• Increasing the $30-per-tonne carbon tax by $5 per tonne, per year
  • Reducing the cost of essential prescription drugs
  • Establishing a commission tasked with "establishing a pathway" to a minimum wage of $15 an hour or higher
  • Investing in home care for seniors and others in need of assistance
  • Appointing a minister of mental health and addictions, and develop an immediate response to the fentanyl crisis
  • Implementing a strategy to reduce post-secondary education costs
  • Issuing a referendum on proportional representation, planned for the fall of 2018
  • Imposing a ban on corporate and union donations and contributions from non-residents of British Columbia to provincial parties

Read more highlights, and the full agreement, here.

Though the government has yet to take over, Green Party Leader Andrew Weaver said Friday he's "thrilled to see the level of collaboration we've seen with the BC NDP."

Trudeau, Notley welcome Horgan despite pipeline stance

The premier-designate is being welcomed by the prime minister and Alberta premier, despite his campaign promise to fight back against the expansion of the Kinder Morgan Trans Mountain pipeline.

The $7.4-billion project received federal approval late last year, but Horgan and Weaver both pledged during their campaigns to fight the decision. The pipeline is one of the parties' priorities in their agreement signed post-election, with both leaders pledging to use every tool they have to fight it.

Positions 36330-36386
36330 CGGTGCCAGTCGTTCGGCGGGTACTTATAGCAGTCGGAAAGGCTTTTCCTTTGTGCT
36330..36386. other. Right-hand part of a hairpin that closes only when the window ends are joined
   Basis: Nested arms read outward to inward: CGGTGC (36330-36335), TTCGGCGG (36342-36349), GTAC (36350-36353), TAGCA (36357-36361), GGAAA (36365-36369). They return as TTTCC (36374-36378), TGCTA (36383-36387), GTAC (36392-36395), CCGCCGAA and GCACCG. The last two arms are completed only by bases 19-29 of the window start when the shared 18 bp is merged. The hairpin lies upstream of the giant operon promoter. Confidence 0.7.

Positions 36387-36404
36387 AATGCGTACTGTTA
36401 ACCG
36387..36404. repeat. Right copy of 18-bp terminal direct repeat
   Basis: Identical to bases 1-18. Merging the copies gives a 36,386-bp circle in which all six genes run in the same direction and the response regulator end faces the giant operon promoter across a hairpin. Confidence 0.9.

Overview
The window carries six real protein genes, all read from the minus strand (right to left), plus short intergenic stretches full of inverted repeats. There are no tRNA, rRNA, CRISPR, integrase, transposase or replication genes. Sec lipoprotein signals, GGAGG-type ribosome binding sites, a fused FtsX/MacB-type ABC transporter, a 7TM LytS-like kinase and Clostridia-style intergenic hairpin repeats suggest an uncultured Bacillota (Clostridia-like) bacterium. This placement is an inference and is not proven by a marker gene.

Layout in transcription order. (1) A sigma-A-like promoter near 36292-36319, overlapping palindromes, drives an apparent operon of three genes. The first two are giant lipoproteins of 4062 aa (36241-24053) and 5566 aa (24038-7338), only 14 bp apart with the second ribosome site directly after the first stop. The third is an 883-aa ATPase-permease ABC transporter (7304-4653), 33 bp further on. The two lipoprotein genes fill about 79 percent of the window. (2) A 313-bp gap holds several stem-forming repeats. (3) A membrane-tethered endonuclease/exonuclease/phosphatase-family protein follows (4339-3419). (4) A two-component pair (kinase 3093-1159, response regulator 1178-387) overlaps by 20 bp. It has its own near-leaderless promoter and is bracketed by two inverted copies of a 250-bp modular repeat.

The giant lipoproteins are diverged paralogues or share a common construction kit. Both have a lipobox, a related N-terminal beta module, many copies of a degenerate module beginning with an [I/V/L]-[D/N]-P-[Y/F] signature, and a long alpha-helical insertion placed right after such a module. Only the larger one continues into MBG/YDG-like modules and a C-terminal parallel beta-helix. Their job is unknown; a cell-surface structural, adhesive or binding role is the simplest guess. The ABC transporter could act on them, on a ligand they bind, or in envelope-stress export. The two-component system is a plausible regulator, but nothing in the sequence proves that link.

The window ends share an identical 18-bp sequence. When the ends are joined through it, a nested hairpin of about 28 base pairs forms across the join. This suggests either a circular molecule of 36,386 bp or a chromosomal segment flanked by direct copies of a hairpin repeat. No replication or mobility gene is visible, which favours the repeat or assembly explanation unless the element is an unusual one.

Justin Trudeau said last month that he stands by the expansion despite B.C.'s changing political climate, and previously suggested that the NDP's position was "wrong." But on Friday, Trudeau issued a statement saying he looks forward to working closely with Horgan.

"By coming together in a spirit of co-operation, I am confident that we can grow the industries and sectors at the heart of the province's prosperity, while promoting clean growth and innovation and investing in public transit and green infrastructure," Trudeau said.

He also thanked Clark for her work as premier and her contributions to B.C. and the country as a whole.

Rachel Notley provided similar sentiments in a statement, thanking Clark and offering congratulations to Horgan.

Last month, the Alberta leader told reporters at a news conference that she didn't think it made much of a difference who the B.C. premier is; the expansion has federal approval and will go ahead.

She said the province couldn't grow its economy solely on escalating real estate costs, and that B.C.'s Interior needs the jobs the pipeline will provide.

In her statement on Friday, she said she said she looks forward to working with Horgan to advance their shared interests.

"Alberta and British Columbia share more than a border," Notley said.

"We are bound together by deep personal and economic ties and a commitment to building strong communities with good jobs, strong public services and a clean environment. I know that premier-designate Horgan is a champion for these values."

With files from CTV Vancouver's Bhinder Sajan and John Woodward, and The Canadian Press